Judith Viorst to speak at JCC Acclaimed childrens writer pens marriage advice for grown-ups

For a writer of children's books, Judith Viorst knows a lot about grown-ups.

The author of the best-selling children's classic "Alexander and the Terrible, Horrible, No Good, Very Bad Day," and other works of fiction, poetry and social commentary, explores the essence of a successful marital relationship in her newest book, "Grown-Up Marriage."

Viorst will have a chance to elaborate on the subject at an upcoming lecture, to be held at the Osher Marin Jewish Community Center on Thursday.

Having herself survived more than four decades of wedded bliss, Viorst will surely have much to say — maybe too much.

"I remember going out with a non-Jewish guy before I got married, " Viorst recalls. "He said to me, 'You Jews: do you ever shut up?'"

Fortunately for her admirers, Viorst has long been a steady fount of scholarship, whimsy and insight into the human condition. She is the author of 12 children's books, eight collections of poetry and five books of prose, including the bestseller "Necessary Losses, Imperfect Control" and her comic novel "Murdering Mr. Monti."

Viorst's Jewishness has been a source of cohesion for her. "Being a Jew has a family aspect for me," she says in an interview from her Washington, D.C., home. "The family gathers here for the holidays. We know we are Jews, but I wouldn't say it has necessarily shaped my views on marriage."

Those views came about more by her steady powers of observation. Says Viorst, "I've written countless articles, talked to so many people about marriage, eavesdropped on so many conversations, I feel I've acquired a vast amount of information."

Her central message may be one that some married folks don't necessarily want to hear: Clean up your act, literally!

Says Viorst, "Married people think they can be their most unvarnished selves and still be loved. That's a fantasy. Without manners, charm or grace, life can get drab. If you bitch, burp or act in an inconsiderate manner, you do harm to the marriage. We can't think of marriage as the dumping ground for all the darkness of our life."

If that sounds like work, it is, according to the onetime psychoanalysis student. "Eternal vigilance is the price of a good marriage," says Viorst. "If you're not taking the pulse of the marriage, it's easy for things to get empty and disconnected. Gradually, we acquire a rueful tolerance of each other's imperfections."

Not that Viorst holds herself up as the perfect role model. In fact, she credits trial and error for the longevity of her 42-year marriage to political writer Milton Viorst.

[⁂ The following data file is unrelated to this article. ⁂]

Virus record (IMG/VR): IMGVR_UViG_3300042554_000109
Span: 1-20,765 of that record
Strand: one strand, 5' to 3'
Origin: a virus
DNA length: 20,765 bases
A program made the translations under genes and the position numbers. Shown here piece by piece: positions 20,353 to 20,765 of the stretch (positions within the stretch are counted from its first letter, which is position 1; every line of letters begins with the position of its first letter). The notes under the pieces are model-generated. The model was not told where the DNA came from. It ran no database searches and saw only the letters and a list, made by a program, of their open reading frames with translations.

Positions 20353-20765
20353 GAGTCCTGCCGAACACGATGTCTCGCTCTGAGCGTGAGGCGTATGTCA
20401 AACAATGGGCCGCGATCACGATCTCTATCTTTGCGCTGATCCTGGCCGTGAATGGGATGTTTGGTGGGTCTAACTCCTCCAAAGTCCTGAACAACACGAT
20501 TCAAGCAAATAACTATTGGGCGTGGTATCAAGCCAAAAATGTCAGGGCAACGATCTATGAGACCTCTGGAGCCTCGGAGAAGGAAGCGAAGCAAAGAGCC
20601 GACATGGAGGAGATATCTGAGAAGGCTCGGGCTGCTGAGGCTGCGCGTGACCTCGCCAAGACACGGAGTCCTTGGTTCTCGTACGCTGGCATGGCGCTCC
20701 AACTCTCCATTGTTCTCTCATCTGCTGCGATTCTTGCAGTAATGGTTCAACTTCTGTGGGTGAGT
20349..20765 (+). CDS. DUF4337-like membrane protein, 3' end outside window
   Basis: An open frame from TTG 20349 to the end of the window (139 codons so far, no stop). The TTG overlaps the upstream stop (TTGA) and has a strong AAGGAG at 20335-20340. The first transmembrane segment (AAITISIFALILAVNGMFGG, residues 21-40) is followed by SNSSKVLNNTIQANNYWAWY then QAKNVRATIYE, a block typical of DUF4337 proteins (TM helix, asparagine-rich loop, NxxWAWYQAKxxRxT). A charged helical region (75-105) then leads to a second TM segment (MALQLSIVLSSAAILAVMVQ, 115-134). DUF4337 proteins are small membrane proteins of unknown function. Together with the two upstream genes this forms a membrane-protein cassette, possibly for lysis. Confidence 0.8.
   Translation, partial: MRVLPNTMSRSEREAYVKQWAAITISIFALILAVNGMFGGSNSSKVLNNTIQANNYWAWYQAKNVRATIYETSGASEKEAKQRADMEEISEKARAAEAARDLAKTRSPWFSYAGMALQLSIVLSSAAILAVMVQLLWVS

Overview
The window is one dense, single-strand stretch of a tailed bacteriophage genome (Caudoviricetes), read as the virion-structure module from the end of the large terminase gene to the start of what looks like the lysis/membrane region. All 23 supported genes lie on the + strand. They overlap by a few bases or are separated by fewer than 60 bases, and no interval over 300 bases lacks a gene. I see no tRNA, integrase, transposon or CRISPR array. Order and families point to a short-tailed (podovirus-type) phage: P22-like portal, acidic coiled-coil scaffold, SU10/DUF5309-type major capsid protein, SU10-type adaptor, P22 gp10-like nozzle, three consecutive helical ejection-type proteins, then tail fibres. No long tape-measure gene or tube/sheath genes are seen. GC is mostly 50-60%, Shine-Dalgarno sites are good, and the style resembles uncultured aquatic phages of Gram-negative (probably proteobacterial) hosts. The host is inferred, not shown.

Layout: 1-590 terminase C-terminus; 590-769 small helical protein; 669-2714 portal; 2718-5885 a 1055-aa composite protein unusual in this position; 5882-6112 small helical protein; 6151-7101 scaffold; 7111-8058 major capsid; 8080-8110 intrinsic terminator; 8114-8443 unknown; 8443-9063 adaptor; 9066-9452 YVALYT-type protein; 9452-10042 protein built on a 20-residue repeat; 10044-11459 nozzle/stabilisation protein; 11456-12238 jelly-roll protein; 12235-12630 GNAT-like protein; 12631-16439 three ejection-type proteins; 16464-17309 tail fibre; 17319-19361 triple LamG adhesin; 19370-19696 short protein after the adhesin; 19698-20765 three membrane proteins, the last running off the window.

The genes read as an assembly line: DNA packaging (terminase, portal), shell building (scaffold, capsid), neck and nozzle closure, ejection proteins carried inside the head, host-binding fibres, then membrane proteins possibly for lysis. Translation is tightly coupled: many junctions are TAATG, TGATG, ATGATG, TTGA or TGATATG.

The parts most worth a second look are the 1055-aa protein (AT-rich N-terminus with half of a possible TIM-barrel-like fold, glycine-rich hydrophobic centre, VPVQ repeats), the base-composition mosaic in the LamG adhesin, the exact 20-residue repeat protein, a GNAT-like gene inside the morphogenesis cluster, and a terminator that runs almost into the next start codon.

"Choosing the person you wind up marrying requires a vast amount of dumb luck," says Viorst, "because it's impossible to know who we will become and who the other person will become."

Along those lines, notes Viorst, newlyweds often find themselves experiencing a touch of buyer's remorse.

"For young couples, there are surprises and shocks," she says. "There are qualities people instinctively don't reveal before marriage. It's bait and switch. Even if you know some of the not-so-wonderful things about your spouse, the information sits differently after you're married. You realize you have to put up with this the rest of your life."

Beating the odds thus requires a bit of foreknowledge, according to Viorst. "It's a tricky combination of honest and polite," she says. "We need to know how to communicate and to know when to shut up. Basically, you should apply the same tact with your spouse that you would with anybody else."

The changing mores of the past 40 years don't entirely sit well with Viorst. "My biggest regret," she says, "has been seeing casual sex elevated to such an acceptable degree, because I think sex is a really big deal. If you want entertainment go bowling."

Viorst is also not a huge fan of couples living together before marriage. "They break up at a much higher rate," she notes. "It's probably because people who choose to live together tend to be more untraditional. That same impulse makes them more comfortable with divorce."

Despite discouraging divorce statistics, Viorst still views marriage and family as the most worthy of institutions. "I see marriage as a third thing," she says. "Not mine, not yours, but this creation we build together, to which we owe certain obligations. To it you bring the finest strivings of the human heart."

Dan Pine

Dan Pine is a contributing editor at J. He was a longtime staff writer at J. and retired as news editor in 2020.